The Greatest Game Ever Played
exaggerated statements or claims not meant to be taken literally.
The best place to find hyperbole in this world is Facebook. We’re all guilty of it. We eat a good steak or see a spider or celebrate a lost tooth, and it becomes the biggest event since The Eagles reunited for the Hell Freezes Over tour (and then toured like 6 more times). Often, we are the guilty party, with our gushing description of the events we just witnessed.
“OMG!!!!! Holly just got 4th place in Jump Rope For Heart in her class of 22 kids!!! #proudmama #olympics2020"
“I’m not sayin, I’m just sayin. I literally have THE BESTEST HUSBAND IN THE WORLD!! He bought me my favorite ice cream (Vanilla Bean!! YUM YUM!!) after my 11 hour kidney transplant surgery. AND I CAME HOME TO A CLEAN HOUSE!!!! I LOVE YOU BOO!!!!!!”
And sometimes, our parents and grandparents and drunk friends do the job for us.
“Feeling sad since my little pup has an achy tooth. Gotta go to the vet tomorrow. ☹”
Sally Bickertooth and 41 others LIKE this
Sally Bickertooth: OMG sis, I am SOOOOO sorry. This just breaks my heart. You two are in my prayers!! Get better little snuggle bear!!! Txt me when you leave for the vet so I can say a prayer while you’re driving to the vet!!!!!
On and on it goes like that on almost every page on the entire bloody website. It doesn’t make me angry, but it gives me pause whenever I want to say something like I did in the title of this piece, because I’m probably just blowing smoke outta my ass like I do every time I like something and tell the world about it. BUT.
I’ve had 12 hours to digest the AL Wildcard game at Kauffman Stadium last night, and I consider that enough time to make a bold statement and stand by it. That was the best baseball game any two teams ever played since Abner Doubleday invented the sport.
You’ve probably heard all the story lines a million times already, regardless of whether you live here in KC or not. 1985. George Brett. Dick Howser. Frank White. Don Denkinger. CD’s were invented. “No outs to go!” And the ensuing lifetime of banality, struggle, 100 loss seasons, bad management, absent ownership (still an issue) and generally apathy for baseball in this town. Good fans went to 5 games a year, 10 if their company or neighbor inherited season tickets. Then, on Dayton Moore’s arrival, things started to change (and stay the same). We built the best farm system in baseball and promptly traded the best prospect in the sport and a solid #2 pitcher for James Shields and Wade Davis. The coin started spinning on that day; Dayton Moore called “heads” and we waited…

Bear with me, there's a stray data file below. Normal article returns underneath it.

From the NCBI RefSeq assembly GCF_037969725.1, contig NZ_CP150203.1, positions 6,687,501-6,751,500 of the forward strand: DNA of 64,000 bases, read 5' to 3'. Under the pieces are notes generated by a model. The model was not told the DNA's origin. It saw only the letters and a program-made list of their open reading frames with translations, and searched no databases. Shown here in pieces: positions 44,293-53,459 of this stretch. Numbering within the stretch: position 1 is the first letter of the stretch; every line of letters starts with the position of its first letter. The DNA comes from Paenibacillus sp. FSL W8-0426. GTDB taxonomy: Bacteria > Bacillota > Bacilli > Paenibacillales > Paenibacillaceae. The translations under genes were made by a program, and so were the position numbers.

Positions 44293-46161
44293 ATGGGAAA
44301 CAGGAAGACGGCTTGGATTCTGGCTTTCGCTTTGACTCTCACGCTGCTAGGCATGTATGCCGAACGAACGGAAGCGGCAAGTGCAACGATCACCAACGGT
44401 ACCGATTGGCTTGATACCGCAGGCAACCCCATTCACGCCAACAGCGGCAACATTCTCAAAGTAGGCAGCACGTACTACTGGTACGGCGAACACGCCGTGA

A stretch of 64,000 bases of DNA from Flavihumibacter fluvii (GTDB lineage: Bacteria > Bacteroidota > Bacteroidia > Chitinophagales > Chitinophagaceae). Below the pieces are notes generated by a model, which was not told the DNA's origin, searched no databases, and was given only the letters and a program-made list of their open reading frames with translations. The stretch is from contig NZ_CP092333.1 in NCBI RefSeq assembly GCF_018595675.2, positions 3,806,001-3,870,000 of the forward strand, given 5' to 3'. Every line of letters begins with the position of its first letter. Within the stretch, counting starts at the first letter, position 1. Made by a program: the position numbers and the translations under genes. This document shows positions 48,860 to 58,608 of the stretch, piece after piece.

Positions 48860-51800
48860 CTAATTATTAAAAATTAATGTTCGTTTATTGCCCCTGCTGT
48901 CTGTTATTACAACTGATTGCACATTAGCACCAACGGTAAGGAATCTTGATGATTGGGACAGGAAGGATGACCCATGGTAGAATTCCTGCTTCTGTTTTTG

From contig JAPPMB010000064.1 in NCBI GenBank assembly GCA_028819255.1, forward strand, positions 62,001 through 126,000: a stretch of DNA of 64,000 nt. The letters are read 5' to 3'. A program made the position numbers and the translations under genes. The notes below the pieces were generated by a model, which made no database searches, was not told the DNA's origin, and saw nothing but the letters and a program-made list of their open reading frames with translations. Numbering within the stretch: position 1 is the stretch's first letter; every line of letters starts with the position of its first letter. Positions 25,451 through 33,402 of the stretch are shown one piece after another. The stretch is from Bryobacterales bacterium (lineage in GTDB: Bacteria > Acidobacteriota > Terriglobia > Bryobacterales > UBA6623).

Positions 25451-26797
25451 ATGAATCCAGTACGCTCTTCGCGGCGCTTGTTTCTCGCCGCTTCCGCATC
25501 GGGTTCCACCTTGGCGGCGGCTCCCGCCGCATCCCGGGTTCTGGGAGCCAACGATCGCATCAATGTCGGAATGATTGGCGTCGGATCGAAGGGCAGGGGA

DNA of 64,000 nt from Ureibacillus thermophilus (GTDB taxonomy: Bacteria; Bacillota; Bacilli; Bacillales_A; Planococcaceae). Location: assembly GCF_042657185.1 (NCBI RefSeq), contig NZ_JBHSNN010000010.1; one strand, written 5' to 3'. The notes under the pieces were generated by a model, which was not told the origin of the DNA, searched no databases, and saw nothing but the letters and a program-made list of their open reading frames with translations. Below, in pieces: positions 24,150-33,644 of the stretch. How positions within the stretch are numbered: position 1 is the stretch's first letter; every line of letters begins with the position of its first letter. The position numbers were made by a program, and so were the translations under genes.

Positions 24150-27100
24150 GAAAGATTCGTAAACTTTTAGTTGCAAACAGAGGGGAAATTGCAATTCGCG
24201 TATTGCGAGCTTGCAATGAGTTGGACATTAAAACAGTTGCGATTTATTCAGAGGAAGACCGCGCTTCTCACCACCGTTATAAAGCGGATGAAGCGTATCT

Last night, with Colon in scoring position and the best young catcher in baseball at the plate hacking like hell to advance him, the coin spun around one final and precariously slow time…and landed. When we exhaled it was heads up.
If you watched the game or talked to another human being today, you know how the game went. What you probably don’t know unless you live here (or root from Arizona) is how it felt. I grew up in Wyoming, long before the Rockies existed, and my hometown was so far from any MLB team that the Sports Editor at the paper would take a poll (you had to mail in your vote) to decide which team to cover as “our” team each season. Sometimes it was the Cardinals, sometimes the Yankees, and once I recall Seattle as the victor. Someone may correct me on all of this, but my point is that “we” (people born there with no immediate association or family member in the Majors) had to try to feel good about something without seeing it very often or being fully vested. That sucked. I cheered for the Yankees on and off as a bandwagon idiot (even bail-bribed myself out of a Mexican holding cell with a Yankees hat in 1990). But I moved to KC in 1994, and for the last 20 years, I’ve metamorphosed into a die hard, blue blooded (literally had my blood dyed blue) fan of the Royals. After 20 years of doing anything, you automatically get into the club. I’m also, by that logic, a beer.
My two boys are Royals fans by birth, and they’ve only ever known heartache, boredom and grainy stock footage of Brett getting mobbed and champagne bathed to build their feelings about this team. Until last night, that is.
We watched together and we gave up after the 7–3 lead looked like too much to overcome. We left the watch party and retreated to our house to get ready for school, an 8–8 Chiefs season and 6 months of cursing Ned Yost and his devilish desire to over-manage at the most inopportune times. But we never stopped watching. Then we got glued and we got a run across and it became the most electrifying 120 minutes of my sports life, and Salvy swung at a pitch that wasn’t in the zone (it might not have been in the zone if the zone was an Auto Zone) and Colon crossed the plate and we hugged and laughed and I had tears on my face. Over a stinking baseball game.
The Royals might play 11 more games and sweep their way into a second World Championship. They might go to Anaheim and lose two then fly to MCI and choke away more glory at The K in front of the very people they just gave life back to last night. I don’t care either way, and I mean it. I WANT them to win 11 more, don’t get me wrong. And I’m not setting the bar at, “well we had a great run and the WILDCARD GAME WAS WORTH IT AND NOW WE’RE HAPPY AGAIN FOR 29 MORE YEARS!!!” Whatever they do, they will never be able to do what they did last night. In one game, they tore off the bandage on the oldest wound in professional sports. No other major sport has a city with a longer post season drought, and it would be difficult to repeat it if you tried. For today, for right now, the slate is clean.
Do you know what has happened in the world since the last time the Royals won a playoff game?
Well, I drank a pot of coffee and wrote a blog. It rained a little. Oh, and they fueled a jet and flew the team to L.A.